A qualified Physiotherapist will first perform a thorough evaluation that begins with a medical history and includes observing and measuring posture, balance and gait, and compensatory strategies. The assessment may also include eye-head coordination tests that measure how well a person’s eyes track a moving object with or without head movement. Other assessments may be used, such as a questionnaire measuring the frequency and severity of symptoms and associated lifestyle changes.

Using the evaluation results, the therapist will develop an individualized treatment plan that includes specific head, body, and eye exercises to be performed both in the therapy setting and at home. These exercises are designed to retrain the brain to recognize and process signals from the vestibular system and coordinate them with information from vision and proprioception. This often involves desensitizing the balance system to movements that provoke symptoms.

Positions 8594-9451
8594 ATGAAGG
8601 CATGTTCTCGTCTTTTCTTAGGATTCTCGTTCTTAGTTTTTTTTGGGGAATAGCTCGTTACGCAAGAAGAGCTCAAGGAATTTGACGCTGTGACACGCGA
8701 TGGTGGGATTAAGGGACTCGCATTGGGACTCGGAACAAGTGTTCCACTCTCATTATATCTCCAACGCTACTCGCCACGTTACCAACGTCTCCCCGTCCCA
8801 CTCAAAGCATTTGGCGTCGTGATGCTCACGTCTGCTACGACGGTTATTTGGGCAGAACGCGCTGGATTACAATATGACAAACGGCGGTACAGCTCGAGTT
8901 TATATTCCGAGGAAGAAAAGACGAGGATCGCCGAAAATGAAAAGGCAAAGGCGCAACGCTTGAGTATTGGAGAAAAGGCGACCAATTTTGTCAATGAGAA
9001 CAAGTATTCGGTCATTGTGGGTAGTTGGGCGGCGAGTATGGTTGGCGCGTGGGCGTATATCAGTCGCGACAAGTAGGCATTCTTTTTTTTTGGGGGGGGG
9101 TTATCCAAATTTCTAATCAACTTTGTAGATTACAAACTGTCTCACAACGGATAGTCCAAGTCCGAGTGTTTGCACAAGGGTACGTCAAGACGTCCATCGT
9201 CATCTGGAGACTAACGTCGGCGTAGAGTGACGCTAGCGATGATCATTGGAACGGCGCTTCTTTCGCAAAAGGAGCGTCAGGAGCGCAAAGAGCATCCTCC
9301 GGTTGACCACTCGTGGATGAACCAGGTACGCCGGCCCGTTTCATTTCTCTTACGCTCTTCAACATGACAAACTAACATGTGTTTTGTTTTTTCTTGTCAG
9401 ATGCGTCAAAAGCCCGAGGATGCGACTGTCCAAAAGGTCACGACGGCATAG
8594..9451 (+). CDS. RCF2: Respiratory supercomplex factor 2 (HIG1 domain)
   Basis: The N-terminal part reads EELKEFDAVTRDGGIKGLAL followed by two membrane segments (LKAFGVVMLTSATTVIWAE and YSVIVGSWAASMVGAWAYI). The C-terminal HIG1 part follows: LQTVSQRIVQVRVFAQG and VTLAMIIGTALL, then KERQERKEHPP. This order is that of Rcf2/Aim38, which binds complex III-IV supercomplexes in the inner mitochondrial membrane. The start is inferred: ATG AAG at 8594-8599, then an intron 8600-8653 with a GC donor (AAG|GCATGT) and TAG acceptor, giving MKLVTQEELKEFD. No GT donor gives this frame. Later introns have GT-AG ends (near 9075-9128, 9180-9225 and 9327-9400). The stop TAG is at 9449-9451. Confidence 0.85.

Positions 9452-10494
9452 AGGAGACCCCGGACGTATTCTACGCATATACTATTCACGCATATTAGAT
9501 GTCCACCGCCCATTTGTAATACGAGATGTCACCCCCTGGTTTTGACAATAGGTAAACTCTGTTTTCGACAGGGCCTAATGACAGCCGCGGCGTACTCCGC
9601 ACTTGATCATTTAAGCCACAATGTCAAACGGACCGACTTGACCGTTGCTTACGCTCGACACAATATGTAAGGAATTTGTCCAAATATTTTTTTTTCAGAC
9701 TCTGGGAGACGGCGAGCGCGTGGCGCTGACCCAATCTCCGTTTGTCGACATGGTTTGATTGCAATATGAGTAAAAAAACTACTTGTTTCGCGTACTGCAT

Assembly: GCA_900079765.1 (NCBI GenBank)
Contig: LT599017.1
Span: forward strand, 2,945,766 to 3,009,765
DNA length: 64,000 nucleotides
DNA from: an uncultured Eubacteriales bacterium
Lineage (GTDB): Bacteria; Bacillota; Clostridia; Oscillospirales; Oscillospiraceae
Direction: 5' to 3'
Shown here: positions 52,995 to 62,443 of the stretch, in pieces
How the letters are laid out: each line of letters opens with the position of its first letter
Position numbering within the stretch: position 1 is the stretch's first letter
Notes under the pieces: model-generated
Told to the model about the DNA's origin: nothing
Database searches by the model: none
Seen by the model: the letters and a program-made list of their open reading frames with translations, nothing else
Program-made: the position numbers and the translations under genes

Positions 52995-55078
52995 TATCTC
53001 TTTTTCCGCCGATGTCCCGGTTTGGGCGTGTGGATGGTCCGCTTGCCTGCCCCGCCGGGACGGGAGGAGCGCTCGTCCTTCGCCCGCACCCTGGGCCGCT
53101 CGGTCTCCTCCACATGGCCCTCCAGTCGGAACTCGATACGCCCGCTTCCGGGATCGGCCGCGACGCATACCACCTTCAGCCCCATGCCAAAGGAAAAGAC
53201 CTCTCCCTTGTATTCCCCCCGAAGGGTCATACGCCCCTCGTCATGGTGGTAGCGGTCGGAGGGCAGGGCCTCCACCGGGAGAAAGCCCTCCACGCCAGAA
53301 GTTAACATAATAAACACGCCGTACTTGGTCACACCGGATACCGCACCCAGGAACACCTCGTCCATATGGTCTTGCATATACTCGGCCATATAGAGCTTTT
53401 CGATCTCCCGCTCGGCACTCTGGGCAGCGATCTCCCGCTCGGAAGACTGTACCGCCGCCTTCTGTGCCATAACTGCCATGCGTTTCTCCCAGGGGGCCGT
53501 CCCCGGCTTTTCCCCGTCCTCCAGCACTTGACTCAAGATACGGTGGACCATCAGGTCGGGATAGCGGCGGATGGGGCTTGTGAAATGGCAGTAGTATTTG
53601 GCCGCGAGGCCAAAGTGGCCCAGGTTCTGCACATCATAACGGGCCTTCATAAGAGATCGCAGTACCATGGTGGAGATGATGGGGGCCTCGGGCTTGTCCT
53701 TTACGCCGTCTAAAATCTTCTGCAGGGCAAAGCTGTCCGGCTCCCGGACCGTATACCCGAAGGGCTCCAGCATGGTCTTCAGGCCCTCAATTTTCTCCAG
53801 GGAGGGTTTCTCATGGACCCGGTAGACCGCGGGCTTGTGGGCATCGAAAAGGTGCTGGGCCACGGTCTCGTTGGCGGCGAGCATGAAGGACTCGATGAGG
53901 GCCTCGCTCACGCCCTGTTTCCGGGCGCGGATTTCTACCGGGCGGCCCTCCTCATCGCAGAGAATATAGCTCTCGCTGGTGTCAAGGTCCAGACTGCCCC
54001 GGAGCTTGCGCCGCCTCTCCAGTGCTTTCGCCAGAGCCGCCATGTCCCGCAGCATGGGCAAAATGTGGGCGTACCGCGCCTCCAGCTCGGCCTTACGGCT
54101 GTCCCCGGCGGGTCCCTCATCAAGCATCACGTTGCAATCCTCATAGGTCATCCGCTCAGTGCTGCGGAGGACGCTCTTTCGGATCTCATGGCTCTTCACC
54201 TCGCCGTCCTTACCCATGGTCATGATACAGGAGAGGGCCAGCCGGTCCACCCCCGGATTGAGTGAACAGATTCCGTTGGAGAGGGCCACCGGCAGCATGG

WHERE IS THE PROBLEM? What is the Treatment? How can physiotherapy help?

BPPV (Benign Paroxysmal positional vertigo) is a condition where the experience of vertigo is due to canalithiasis or cupuloithiasis. The exact pathology is still under review, but it has to do with crystals that are in the inner ear system  that rest on the hairs (endolymph in the canals) or tug the cupula (organ that detects linear acceleration and free fall descent) to give faulty information to the brain that the head is rotating…uncontrollably.

Treatment consists of specific manoeuvres to off load the crystal and restore the sensor. These include the Epley manouvre, Dix-Hallpike manoeuvre, Semont manoeuvre, Brandt-Daroff technique, Bar-B-Que roll or forced prolonged positioning. These treatments depend on which canal has the problem as they are on 3 different planes.
Special instructions are given post treatment to prevent re-occurrence.